892 9.7 Deploying Local Continuous Replication (LCR)
age. It is faster and more convenient to bring back data online from a rep-
lica than to have to go through a complicated and long restore procedure.
9.7 Deploying Local Continuous Replication (LCR)
LCR is available for all editions of Exchange 2007 and provides a resiliency
option to protect against database failure caused by a disk outage that you
can deploy for small to medium servers at a low price point. You can deploy
LCR on any Exchange 2007 mailbox server except a cluster (CCR or SCC).
Unlike an SCC cluster, you can run the hub transport and Client Access
roles on a server that uses LCR. If you want to deploy a cluster to gain extra
resilience against server failure, then you have the option of deploying a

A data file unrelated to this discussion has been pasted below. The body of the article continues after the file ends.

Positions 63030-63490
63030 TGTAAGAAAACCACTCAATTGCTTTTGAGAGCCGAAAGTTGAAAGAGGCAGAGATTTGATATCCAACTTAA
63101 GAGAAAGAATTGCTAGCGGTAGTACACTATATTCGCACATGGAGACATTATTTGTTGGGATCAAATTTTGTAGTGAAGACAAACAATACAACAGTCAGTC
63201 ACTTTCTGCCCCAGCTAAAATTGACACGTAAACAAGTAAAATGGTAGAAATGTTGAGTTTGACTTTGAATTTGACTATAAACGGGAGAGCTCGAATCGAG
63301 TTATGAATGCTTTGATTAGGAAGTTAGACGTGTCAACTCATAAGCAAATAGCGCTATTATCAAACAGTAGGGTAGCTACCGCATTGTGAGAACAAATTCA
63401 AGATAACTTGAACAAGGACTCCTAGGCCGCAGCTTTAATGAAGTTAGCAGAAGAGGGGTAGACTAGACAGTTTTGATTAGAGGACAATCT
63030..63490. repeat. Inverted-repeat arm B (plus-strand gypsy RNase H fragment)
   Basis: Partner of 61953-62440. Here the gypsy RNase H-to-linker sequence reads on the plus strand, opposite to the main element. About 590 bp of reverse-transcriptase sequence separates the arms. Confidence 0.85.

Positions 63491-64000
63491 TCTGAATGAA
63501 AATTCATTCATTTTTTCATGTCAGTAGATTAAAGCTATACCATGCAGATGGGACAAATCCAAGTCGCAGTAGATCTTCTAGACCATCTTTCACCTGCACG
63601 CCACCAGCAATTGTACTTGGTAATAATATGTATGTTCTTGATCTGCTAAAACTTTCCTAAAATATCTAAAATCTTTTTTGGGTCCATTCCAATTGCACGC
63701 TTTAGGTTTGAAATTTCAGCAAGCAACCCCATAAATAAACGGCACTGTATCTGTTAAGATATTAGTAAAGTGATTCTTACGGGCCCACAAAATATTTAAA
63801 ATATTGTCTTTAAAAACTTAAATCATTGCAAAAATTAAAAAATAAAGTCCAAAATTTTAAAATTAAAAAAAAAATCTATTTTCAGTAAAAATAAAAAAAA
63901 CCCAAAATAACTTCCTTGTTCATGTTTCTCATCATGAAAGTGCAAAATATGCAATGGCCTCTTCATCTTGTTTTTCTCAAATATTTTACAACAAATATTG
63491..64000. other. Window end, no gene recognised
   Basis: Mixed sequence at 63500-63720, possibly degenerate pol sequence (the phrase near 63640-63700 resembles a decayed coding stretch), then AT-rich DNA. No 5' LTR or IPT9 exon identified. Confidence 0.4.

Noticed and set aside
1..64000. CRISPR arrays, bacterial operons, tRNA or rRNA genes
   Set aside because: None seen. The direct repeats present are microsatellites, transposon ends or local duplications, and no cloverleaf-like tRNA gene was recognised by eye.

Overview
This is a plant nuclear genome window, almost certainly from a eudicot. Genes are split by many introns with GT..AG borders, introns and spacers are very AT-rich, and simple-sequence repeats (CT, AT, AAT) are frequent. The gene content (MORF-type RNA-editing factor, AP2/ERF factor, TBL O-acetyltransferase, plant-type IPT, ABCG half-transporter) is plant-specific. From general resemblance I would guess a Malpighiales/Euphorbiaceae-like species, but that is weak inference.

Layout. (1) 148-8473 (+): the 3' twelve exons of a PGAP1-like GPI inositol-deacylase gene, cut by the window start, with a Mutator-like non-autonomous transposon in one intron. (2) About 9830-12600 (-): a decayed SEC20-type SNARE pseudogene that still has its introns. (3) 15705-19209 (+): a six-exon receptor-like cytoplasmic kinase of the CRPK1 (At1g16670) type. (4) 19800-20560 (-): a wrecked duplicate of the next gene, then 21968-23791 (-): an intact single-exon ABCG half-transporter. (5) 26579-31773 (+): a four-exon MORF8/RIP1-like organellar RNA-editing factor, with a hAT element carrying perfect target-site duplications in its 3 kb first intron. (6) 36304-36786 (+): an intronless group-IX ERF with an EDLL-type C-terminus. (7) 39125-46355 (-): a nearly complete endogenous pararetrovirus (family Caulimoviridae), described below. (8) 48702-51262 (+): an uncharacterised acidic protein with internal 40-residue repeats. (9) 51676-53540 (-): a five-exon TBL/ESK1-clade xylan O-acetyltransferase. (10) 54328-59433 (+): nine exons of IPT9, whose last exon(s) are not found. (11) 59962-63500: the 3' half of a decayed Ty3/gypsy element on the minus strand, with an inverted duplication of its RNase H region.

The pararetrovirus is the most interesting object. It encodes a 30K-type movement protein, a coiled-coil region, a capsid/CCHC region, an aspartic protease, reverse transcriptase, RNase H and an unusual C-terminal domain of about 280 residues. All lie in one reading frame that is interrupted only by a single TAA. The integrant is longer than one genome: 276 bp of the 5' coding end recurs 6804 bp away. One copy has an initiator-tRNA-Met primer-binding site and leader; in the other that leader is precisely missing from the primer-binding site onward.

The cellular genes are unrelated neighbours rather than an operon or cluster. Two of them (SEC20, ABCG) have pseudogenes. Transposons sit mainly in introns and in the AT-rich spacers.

new CCR server on an MNS cluster or a traditional SCC configuration.
As with other Exchange 2007 servers, you can configure up to 50 stor-
age groups on a mailbox server that uses LCR. You can deploy a mixture of
storage groups, some that use LCR and some that do not. For example, you
might have a storage group configured to use circular logging because it
holds transient data and does not require the kind of protection offered by
LCR. Figure 9.3 shows a server that supports four storage groups. You can
see that the default storage group (First Storage Group) contains a public
folder database and has a copy status of “Disabled,” meaning that it does
not use LCR. The storage group at the top of the display also has a copy sta-
tus of “Disabled” although given its name (“Critical Mailboxes”), it is prob-
ably a good candidate to use LCR. The other two storage groups show their
copy status as “Healthy,” so you know that they use LCR. In passing, it is
worth noting that the storage groups and databases on this server do not
follow any naming convention. A server running LCR can become a com-
plex environment, especially with multiple storage groups when some oper-
ate LCR and some do not. It is in these situations that you see the true
value of a consistently applied naming convention.
Figure 9.3
A mixture of LCR
and “normal”
storage groups

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